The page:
|Publication number||US8070027 B2|
|Application number||US 11/112,415|
|Publication date||Dec 6, 2011|
|Filing date||Apr 25, 2005|
|Priority date||Apr 25, 2005|
|Also published as||US20060237498|
|Publication number||11112415, 112415, US 8070027 B2, US 8070027B2, US-B2-8070027, US8070027 B2, US8070027B2|
|Inventors||John A. Piatt, Sr., S. Staken II Richard|
|Original Assignee||Piatt Sr John A, Staken Ii Richard S|
|Export Citation||BiBTeX, EndNote, RefMan|
|Patent Citations (23), Referenced by (9), Classifications (11), Legal Events (1)|
|External Links: USPTO, USPTO Assignment, Espacenet|
1. Field of the Invention
The present invention relates to hooks and hangers, and more particularly to hooks that can be quickly strapped to a hand tool and thereafter easily be hung from a belt or pocket of a worker.
2. Description of Related Art
Only having “two hands” often requires that a worker put down a hand tool in order to complete some procedure or prepare it for using the tool. But putting the tool down on the ground or table may not be possible or convenient. So a variety of workers tool pouches, holsters and hooks have been devised and marketed.
For example, a belt hook is shown by William Armstrong in U.S. Design Pat. No. D470,309 S, issued Feb. 18, 2003. Such appears to illustrate a saddle that can be threaded by a workers belt and worn on one side. A snap with a release lever allows a tool with a matching ring to be captured and held. Armstrong shows a variation of this idea in his U.S. Design Pat. No. D469,250 S, issued Jan. 28, 2003. Here a simple flat hook pointing upwards is strapped to a worker's belt.
James Schwartzmiller has a similar belt saddle with a low-slung hook that he illustrates in U.S. Design Pat. No. D452,610 S, issued Jan. 1, 2003. Such is being marketed under the trademark E-Z HOLSTER™. Web pages accessed from www.ezholster.com show how the belt saddle and hook are matched with a tool having a ring strapped to it with VELCRO strapping. The problem is the hook on the side of the worker can snag onto anything and can scratch and injure other people and objects. The tool can only be hung on the hook, and the hook must already be pre-attached to the worker's belt.
Briefly, an adaptable tool hook embodiment of the present invention comprises a wire-frame buckle and hook with a strap. The strap can be positioned on the buckle-hook in two different orthogonal positions to allow the strap to wrap an object or tool laterally or longitudinally. The hook stays with the tool and can be hooked on any available belt, pocket, rail, or wire.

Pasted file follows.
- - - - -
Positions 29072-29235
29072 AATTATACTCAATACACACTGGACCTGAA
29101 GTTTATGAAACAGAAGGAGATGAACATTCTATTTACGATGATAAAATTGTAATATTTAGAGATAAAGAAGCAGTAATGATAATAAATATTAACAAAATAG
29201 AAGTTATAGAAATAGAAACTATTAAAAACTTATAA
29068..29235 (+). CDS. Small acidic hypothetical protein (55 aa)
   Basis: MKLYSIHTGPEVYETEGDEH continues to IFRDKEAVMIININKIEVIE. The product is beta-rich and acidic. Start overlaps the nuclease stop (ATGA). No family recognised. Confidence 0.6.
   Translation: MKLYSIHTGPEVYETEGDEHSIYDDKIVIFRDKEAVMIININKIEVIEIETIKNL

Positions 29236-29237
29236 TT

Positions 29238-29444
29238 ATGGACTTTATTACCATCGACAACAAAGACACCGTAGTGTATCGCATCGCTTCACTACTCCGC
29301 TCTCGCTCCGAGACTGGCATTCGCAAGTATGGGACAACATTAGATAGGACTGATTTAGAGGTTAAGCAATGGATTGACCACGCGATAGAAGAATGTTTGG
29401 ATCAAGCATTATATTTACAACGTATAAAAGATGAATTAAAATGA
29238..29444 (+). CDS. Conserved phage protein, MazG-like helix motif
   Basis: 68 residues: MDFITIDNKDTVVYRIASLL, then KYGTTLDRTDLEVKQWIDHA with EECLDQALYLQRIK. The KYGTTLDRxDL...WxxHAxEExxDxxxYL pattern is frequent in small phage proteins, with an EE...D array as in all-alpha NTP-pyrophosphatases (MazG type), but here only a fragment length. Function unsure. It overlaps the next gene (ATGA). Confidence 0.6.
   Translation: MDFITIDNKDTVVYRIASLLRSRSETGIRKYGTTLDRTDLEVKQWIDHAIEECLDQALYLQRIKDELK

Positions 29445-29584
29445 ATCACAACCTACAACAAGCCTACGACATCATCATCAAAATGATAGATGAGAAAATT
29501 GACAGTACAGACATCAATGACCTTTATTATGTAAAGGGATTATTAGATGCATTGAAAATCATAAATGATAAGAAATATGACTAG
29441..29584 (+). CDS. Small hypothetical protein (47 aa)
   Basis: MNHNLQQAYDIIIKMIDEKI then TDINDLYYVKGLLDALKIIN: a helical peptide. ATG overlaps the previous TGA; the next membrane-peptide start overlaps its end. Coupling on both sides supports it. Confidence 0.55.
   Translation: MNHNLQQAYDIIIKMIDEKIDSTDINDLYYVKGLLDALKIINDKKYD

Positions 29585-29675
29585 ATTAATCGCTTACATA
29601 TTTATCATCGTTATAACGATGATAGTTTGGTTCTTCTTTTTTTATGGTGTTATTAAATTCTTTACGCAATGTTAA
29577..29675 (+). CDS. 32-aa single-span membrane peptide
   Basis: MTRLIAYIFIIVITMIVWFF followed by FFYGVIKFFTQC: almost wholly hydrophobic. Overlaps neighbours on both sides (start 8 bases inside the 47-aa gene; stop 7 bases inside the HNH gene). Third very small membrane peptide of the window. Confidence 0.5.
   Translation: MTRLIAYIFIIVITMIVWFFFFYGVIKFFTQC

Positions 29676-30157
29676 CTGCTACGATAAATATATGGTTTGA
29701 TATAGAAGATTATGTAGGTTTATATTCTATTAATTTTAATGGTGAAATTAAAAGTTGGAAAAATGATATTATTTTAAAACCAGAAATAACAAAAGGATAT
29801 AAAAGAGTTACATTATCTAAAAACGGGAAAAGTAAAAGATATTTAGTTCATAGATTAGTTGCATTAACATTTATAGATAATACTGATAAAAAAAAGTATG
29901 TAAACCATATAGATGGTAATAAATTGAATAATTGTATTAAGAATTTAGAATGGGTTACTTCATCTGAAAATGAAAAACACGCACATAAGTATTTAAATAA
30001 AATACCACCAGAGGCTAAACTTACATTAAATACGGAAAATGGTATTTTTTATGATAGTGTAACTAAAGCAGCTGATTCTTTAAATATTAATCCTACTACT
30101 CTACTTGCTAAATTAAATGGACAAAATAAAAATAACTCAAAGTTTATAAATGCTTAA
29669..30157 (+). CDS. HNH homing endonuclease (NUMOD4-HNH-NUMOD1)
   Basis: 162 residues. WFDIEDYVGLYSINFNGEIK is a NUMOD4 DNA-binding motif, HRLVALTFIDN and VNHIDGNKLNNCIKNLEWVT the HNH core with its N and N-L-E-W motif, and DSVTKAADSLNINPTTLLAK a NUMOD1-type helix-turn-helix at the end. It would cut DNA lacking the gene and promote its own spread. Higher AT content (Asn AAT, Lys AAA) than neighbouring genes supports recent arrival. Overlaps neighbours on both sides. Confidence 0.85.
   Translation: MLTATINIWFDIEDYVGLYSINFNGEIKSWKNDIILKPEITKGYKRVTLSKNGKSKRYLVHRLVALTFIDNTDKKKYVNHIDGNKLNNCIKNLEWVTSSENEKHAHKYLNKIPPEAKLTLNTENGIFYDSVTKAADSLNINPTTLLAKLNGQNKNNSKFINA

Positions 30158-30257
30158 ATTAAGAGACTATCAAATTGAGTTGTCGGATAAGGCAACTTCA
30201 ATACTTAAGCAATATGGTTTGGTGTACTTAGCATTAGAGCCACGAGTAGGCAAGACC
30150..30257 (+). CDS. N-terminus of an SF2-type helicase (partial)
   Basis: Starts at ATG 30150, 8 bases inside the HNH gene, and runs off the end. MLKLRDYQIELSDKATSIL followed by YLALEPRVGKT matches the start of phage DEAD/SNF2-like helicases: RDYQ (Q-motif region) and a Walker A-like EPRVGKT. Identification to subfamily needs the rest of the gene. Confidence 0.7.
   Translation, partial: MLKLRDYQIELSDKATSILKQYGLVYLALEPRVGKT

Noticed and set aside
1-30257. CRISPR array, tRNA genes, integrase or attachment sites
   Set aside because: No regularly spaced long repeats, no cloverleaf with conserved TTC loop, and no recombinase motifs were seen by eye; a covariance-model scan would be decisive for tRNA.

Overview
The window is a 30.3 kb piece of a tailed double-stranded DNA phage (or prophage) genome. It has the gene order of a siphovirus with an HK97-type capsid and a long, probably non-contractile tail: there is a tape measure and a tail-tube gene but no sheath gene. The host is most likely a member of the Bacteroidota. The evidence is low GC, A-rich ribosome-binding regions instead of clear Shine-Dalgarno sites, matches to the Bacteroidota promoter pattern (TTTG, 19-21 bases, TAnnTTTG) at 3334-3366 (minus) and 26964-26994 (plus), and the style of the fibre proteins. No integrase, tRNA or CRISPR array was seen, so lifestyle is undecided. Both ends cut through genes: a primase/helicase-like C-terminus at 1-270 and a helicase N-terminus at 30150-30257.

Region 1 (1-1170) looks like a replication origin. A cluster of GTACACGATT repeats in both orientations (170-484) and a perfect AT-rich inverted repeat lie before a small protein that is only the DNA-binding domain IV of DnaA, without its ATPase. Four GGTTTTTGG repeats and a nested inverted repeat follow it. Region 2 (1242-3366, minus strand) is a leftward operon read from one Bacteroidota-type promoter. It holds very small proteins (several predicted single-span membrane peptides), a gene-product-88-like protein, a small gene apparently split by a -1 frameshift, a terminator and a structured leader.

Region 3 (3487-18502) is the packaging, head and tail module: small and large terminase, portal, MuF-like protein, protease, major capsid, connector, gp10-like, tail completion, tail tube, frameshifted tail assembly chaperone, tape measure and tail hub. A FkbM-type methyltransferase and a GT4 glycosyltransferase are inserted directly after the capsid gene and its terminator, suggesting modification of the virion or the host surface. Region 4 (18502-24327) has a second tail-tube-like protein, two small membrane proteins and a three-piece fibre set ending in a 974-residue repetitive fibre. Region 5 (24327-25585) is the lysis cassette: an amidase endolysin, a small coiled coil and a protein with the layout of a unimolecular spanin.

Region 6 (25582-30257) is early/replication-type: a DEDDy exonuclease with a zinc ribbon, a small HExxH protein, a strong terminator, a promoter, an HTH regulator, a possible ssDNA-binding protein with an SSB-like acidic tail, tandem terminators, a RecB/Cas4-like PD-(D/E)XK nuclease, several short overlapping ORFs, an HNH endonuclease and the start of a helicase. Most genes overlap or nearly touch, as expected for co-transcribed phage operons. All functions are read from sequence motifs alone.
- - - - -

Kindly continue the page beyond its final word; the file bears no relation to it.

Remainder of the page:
An advantage of the present invention is a method and device are provided for hanging objects.
Another advantage of the present invention is that a method and device are provided that are simple, inexpensive, and effective.
A still further advantage of the present invention is that an adaptable hook is provided that can easily be strapped to a tool and then the tool can be hooked on a work-belt.
The above and still further objects, features, and advantages of the present invention will become apparent upon consideration of the following detailed description of specific embodiments thereof, especially when taken in conjunction with the accompanying drawings.
In use, the adaptable tool hook 100 can be strapped to any object the strap 104 can wrap around and the hook section 114 has the strength to support the weight. It need not necessarily be a tool, and it need not necessarily be hung on a worker or even a person. For example, the adaptable tool hook 100 could be wrapped around a stuffed toy and hung on a rail in a store for merchandising.
When a single strap of VELCRO is used, it creates a challenge on how to thread the strap so the strap can wrap around the tool, hold the buckle 302, and still wind up with the VELCRO-hooks on one face able to engage the VELCRO-loops on the other face. A single simple VELCRO strap with hooks on one side and loops on the other could be used in
Although particular embodiments of the present invention have been described and illustrated, such is not intended to limit the invention. Modifications and changes will no doubt become apparent to those skilled in the art, and it is intended that the invention only be limited by the scope of the appended claims.
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|Citing Patent||Filing date||Publication date||Applicant||Title|
|US8573322 *||Nov 19, 2010||Nov 5, 2013||Makita Corporation||Hook for electric power tools and electric power tool equipped with the hook|
|US8870503 *||Mar 1, 2013||Oct 28, 2014||Cargo Strategies LLC||Logistic hook|
|US8960635||Mar 13, 2013||Feb 24, 2015||Black & Decker Inc.||Rafter hook for fastening tool|
|US9027807 *||Aug 19, 2014||May 12, 2015||Elliot Zachary Kampas||Wearable beverage container holder|
|US20110108593 *||Nov 3, 2010||May 12, 2011||Brent Caldwell||Beverage Carrier Stability and Retention System and Method|
|US20110139479 *||Nov 19, 2010||Jun 16, 2011||Makita Corporation||Hook for electric power tools and electric power tool equipped with the hook|
|US20120292480 *||May 18, 2012||Nov 22, 2012||Claire Burley||Carriage device|
|US20130230362 *||Mar 1, 2013||Sep 5, 2013||Michael Edwin Stromberg||Logistic hook|
|US20150069096 *||Aug 19, 2014||Mar 12, 2015||Elliot Zachary Kampas||Wearable Beverage Container Holder|
|U.S. Classification||224/269, 224/904, 224/250|
|Cooperative Classification||B25H3/00, A45F5/02, A45F2200/0575, A45F5/021, Y10S224/904|
|European Classification||A45F5/02, B25H3/00|